16/12/2014 19:55 GMT | Updated 15/02/2015 05:59 GMT

How Education Has Become a Victim in Pakistan's War on Terror

More than 100 school children were killed as Taliban gunman stormed a Pakistani Military school in Peshawar. 500 students and teachers were taken hostage by 10 terrorists during the massacre. This is perhaps the worst incident in Pakistan's history of militant attacks. This horrific event is another blow for the children of Pakistan who have faced a constant battle for their right to a good education.

The struggle for a good education is mirrored in the countries academic statistics. According to UNESCO, The illiteracy percentage in youths between the ages of 15 to 24 years is 72 percent. In a list of 221 countries across the world Pakistan ranked 180, ranking below Iran, Sri Lanka, Nepal and Burma. It is thought that 25 million children are out of school.

In certain parts of Pakistan children are either forced in to Islamic madressas that barely provide the basic curriculum and enforce an incredibly warped perception of Islam. And if they are lucky enough to receive a good education, they live in fear of attacks like this as the Taliban continue to repress 'domination by Western culture.' They fear western education will create a generation of 'Macaulay's children' a "class of interpreters...Indian in colour, English in taste." This very fear pushed the Taliban to shoot young Malala Yousafzai for her beliefs in equal education for all. By promoting the education system being used to Westernise the Swat valley, she was on the wrong side of the 'good fight.'

The Taliban have always claimed that they have nothing against education, but they only believe in establishing an Islamic system, which apparently does not include the work of great minds like Al Khwarizmi (father of Algebra) and Omar Khayyám, Great Muslim Mathematicians who have contributed to the western education system. The Taliban often defend their practice of blowing up schools by claiming that the Pakistani army also uses them for bases. If that is really the case what future can the children of Pakistan truly expect? According to eye witness reports a teacher was literally set on fire with gasoline as the children were forced to watch. Not only have children and parents alike been terrified by the thought of even going to school, the future teachers of this country have probably taken a u-turn in their career direction as well.

British Prime Minister David Cameron said: "The news from Pakistan is deeply shocking. It's horrifying that children are being killed simply for going to school."

The leaders of Pakistan have always overlooked the potential of its youth, and had different decisions been made in Pakistan's history then perhaps the terrorists of today could have been the productive members of a far more progressive Pakistan. Despite the Taliban's attempts as portraying their followers as highly educated individuals, the majority of their foot soldiers are lower middle class youths, often denied a proper education, and with no aspirations or opportunities the question arises, what can young men between the ages of 18-30 do with their lives? They do not have the financial resources to leave the country or pay for private education, and with no good qualifications the idea of a decent job is impossible. So they are left with only one option. Often militants groups promise not just spiritual recompense for the young men who join their groups but financial security for their families as well. In some areas the men have no choice but to join. Had they been given a better a chance at a proper education they would never have been tempted to be led down this path.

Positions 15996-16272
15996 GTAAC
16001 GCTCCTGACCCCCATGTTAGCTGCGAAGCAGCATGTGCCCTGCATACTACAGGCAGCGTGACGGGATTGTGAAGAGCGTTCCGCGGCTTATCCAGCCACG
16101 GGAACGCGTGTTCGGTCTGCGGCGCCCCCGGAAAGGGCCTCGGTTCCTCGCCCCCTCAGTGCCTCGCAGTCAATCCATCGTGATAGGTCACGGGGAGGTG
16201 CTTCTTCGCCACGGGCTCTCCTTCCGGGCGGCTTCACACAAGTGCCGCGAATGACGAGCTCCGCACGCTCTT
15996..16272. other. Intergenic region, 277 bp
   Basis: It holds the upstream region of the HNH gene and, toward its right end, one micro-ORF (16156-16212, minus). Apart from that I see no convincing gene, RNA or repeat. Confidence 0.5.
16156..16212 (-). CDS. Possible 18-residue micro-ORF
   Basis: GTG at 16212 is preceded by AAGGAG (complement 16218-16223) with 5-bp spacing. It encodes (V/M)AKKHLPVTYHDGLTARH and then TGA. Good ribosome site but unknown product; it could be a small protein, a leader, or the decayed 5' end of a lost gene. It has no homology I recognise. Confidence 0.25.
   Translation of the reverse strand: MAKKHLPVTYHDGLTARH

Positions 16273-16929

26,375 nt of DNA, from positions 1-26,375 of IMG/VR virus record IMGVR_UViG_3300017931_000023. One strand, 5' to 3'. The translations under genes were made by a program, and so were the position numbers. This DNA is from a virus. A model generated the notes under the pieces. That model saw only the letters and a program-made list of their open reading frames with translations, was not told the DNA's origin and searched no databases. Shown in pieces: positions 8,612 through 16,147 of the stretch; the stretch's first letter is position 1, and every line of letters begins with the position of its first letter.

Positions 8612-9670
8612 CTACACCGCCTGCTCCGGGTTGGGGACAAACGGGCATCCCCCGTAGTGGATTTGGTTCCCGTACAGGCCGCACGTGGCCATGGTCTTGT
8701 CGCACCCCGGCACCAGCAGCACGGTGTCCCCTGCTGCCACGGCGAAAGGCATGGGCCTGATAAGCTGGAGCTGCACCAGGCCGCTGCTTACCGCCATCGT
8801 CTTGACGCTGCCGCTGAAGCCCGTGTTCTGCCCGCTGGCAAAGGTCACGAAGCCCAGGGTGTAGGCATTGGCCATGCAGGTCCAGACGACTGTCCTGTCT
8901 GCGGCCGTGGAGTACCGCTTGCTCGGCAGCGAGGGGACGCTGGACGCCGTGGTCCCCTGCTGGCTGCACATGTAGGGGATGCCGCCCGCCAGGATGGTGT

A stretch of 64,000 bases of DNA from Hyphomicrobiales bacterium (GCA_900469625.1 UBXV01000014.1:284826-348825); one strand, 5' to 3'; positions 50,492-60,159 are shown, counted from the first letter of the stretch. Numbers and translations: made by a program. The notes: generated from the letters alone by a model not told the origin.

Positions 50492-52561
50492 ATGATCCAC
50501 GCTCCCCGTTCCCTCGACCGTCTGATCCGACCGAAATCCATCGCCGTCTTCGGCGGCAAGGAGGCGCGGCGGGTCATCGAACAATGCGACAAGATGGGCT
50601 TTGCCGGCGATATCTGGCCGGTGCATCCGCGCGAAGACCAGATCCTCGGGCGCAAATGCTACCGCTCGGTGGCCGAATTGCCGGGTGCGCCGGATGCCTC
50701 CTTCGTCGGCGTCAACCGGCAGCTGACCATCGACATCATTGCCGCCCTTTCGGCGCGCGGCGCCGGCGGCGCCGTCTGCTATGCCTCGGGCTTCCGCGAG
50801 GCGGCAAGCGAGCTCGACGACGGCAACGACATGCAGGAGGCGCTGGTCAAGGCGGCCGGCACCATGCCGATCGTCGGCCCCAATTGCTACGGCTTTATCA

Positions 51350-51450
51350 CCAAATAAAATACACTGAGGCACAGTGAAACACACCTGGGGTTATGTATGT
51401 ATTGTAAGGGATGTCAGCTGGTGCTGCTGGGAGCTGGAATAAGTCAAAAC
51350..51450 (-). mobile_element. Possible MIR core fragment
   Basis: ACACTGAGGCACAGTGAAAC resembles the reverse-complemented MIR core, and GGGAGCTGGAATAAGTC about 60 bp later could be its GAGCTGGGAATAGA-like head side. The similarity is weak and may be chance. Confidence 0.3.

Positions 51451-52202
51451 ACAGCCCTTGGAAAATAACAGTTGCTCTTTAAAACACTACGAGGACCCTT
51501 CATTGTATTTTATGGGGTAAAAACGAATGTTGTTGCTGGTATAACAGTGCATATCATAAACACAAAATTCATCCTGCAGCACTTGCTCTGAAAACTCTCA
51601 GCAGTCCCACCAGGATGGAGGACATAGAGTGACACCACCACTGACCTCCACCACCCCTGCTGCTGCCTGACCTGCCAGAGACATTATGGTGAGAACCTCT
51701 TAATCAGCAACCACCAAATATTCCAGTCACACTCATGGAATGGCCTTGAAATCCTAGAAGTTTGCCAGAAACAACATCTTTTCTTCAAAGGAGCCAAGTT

According to reports published by the UN It is thought that half of all Pakistan's primary school- aged children, and almost three quarters of the nations young girls are not enrolled in school. In Malala's home province alone, it is thought that more than 750 schools have been destroyed by the Taliban since 2008 (this was recorded last year we can only assume the number has increased since then). And due to various laws and ordinances, children from religious minority groups are often denied further education and are kicked out of various colleges and universities. This has inevitably led to a huge brain drain in Pakistan where many of the country's brightest minds have migrated to other countries in search of greener pastures.

This year Malala became the youngest recipient of the Nobel Peace Prize. She once said: "I want education for the sons and daughters of the Taliban and all the terrorists and extremists. I do not even hate the Talib who shot me. Even if there is a gun in my hand and he stands in front of me I would not shoot him."

After this attack her vision seems like a distant dream at best. If different decisions had been made in Pakistan's history, this may have been possible but for now the future of good education in Pakistan remains bleak, if the leaders of this country invested more in the their education sector then perhaps the Taliban wouldn't have been able to recruit so many young men into their initiative. The bravery of the youth of this country should be commended despite these obstacles they continue to push on and fight their own war against ignorance and extremism. Let's hope education can recover from this terrible blow.